Your Speed of Delivery is Directly Proportional to Your Level of Trust
The best depiction I have seen that correlates the speed of delivery with trust is this simple equation, shared with me by DevOps Technical Evangelist, Al Wagner, and written by our mutual friend and Senior IT Specialist, Lee Reid. It states:3
Where “T” simply stands for time. In this simple equation, you can see that the HIGHER the percentage of trust is in the organization, the LOWER the overall value of the Time to Delivery will be, which is what we are all after. This tells us that businesses cannot tolerate a tradeoff between speed and quality – you need both simultaneously.
But how do you calculate trust? In this model, we are not talking so much about the work habits of the individuals as much as we are considering the outcome of each part of the process. We have to consider how often each of these areas “gets it right” versus how much we have to go back and rework. Lee provides this example based on a client scenario:3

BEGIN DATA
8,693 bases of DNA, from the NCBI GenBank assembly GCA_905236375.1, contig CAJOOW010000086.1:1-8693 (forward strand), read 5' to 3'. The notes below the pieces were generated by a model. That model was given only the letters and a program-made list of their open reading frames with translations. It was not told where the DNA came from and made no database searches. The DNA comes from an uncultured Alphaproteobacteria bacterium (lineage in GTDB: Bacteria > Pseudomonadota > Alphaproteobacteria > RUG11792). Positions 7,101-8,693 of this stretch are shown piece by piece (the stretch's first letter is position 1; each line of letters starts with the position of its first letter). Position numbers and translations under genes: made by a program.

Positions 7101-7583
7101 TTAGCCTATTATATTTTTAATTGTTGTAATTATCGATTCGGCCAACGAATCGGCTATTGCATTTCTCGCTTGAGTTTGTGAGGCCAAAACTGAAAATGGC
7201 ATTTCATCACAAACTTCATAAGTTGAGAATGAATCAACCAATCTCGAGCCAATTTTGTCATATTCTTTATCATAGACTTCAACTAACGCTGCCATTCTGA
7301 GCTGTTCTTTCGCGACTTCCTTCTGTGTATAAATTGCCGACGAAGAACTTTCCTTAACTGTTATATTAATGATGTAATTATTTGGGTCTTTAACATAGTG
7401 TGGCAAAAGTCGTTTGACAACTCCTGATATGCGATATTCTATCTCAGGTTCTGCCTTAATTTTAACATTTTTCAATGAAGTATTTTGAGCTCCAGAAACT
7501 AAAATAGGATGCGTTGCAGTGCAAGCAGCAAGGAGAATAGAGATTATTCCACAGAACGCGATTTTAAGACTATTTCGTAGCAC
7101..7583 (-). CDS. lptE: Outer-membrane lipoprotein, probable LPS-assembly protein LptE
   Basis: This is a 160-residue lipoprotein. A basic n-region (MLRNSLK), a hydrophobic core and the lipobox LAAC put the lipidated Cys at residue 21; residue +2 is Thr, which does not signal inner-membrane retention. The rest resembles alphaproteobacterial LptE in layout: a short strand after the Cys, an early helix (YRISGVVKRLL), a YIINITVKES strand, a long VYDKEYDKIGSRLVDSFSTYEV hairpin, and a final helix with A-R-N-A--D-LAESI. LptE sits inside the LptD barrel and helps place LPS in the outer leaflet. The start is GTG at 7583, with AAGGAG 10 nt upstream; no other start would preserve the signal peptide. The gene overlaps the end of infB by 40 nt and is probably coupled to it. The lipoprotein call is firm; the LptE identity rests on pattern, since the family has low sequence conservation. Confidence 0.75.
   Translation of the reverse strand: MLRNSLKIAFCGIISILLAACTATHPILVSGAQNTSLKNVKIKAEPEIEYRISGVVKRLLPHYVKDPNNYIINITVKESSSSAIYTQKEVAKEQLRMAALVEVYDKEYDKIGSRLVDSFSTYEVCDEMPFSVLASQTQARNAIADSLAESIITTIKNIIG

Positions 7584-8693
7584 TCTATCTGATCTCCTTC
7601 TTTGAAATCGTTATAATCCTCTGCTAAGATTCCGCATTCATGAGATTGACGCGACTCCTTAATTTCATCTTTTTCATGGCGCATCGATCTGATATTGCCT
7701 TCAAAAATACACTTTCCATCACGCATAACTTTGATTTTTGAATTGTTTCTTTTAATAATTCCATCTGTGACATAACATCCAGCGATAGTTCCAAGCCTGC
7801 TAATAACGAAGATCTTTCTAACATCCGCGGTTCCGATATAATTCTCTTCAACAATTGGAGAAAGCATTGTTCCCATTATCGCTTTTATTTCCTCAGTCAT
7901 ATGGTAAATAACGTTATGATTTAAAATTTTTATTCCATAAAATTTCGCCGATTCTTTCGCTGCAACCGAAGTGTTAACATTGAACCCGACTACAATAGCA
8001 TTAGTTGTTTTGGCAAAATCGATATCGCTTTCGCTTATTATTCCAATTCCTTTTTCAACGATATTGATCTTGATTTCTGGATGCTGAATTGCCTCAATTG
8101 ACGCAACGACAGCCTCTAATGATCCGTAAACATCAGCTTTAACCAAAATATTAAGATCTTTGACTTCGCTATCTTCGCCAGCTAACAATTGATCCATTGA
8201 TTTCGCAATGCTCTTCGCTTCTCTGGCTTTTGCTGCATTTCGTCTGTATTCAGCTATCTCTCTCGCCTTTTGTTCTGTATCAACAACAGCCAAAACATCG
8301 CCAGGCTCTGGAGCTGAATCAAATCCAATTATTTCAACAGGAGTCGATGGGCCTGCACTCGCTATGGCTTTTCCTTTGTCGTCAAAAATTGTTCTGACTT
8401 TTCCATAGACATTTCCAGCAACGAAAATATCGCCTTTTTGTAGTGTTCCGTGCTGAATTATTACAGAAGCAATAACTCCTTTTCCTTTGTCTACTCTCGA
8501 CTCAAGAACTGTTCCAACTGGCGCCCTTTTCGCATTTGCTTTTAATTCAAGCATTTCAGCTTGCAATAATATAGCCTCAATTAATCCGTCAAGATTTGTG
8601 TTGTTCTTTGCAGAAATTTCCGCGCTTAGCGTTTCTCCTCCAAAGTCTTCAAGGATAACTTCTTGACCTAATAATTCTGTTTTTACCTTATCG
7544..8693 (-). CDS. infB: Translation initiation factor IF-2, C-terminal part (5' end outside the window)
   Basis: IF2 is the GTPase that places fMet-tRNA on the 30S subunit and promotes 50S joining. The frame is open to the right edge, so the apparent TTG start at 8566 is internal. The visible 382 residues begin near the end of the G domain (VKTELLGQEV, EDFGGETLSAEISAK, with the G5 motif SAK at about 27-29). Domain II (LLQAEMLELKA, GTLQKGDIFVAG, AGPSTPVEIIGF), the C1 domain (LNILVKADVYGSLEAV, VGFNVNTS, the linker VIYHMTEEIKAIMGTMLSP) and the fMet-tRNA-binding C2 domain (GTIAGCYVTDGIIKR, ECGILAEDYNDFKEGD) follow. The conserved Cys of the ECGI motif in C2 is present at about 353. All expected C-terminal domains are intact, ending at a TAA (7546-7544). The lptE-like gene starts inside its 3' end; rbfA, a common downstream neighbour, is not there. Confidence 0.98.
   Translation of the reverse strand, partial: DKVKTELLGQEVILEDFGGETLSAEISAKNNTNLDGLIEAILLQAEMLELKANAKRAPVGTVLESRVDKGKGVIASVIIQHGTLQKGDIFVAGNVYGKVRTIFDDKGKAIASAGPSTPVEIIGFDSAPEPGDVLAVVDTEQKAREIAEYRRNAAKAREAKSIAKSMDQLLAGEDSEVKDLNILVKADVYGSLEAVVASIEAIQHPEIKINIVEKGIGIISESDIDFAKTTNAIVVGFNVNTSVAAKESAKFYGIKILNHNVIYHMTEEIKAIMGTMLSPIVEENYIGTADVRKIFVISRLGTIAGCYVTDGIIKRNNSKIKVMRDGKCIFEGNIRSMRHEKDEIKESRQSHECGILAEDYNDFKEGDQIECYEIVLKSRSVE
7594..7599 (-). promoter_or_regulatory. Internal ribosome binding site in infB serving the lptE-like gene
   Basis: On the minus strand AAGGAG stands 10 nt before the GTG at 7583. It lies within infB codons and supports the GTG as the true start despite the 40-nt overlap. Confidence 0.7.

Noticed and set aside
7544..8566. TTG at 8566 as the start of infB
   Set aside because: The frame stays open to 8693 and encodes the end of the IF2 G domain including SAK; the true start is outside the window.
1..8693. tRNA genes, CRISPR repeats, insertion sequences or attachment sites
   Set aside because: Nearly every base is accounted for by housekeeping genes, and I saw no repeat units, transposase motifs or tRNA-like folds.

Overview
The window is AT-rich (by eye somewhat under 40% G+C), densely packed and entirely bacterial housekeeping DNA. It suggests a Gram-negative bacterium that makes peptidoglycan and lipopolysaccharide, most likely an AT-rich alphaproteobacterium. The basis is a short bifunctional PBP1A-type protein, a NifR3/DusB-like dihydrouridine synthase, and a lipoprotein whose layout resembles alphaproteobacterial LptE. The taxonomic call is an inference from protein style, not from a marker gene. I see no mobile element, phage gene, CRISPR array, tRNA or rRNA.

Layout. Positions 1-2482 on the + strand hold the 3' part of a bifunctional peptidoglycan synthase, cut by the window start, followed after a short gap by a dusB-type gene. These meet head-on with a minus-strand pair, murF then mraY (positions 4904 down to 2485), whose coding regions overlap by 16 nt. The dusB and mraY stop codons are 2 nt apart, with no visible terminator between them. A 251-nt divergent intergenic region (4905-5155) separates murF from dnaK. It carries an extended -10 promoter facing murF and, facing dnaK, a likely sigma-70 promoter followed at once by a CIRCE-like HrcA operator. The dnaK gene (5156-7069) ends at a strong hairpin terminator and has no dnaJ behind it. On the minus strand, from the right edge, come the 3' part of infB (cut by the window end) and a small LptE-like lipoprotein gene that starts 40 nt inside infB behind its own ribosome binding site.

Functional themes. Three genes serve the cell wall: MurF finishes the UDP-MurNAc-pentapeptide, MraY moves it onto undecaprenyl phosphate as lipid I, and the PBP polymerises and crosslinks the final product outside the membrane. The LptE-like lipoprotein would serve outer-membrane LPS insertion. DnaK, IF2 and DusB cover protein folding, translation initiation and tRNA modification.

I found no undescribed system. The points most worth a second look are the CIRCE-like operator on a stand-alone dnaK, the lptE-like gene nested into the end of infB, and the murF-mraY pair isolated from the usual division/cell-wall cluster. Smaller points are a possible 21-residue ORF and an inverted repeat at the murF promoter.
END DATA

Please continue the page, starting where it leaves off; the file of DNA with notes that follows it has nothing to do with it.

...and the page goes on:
“On a given project team the plan has about a 50/50 chance of being right, and the design is about
85% right, and the developers will get about 90% of the implementation right, and the testers have
about 90% of the test cases right, and the release team has about 95% reliability of having the right
stuff together to release, then your trust factor is something like
.5 x .85 x .9 x .9 x .95 = 32% Trust”
Putting that back into the simple equation above, this level of trust means that your delivery time is 3 times longer then it could be.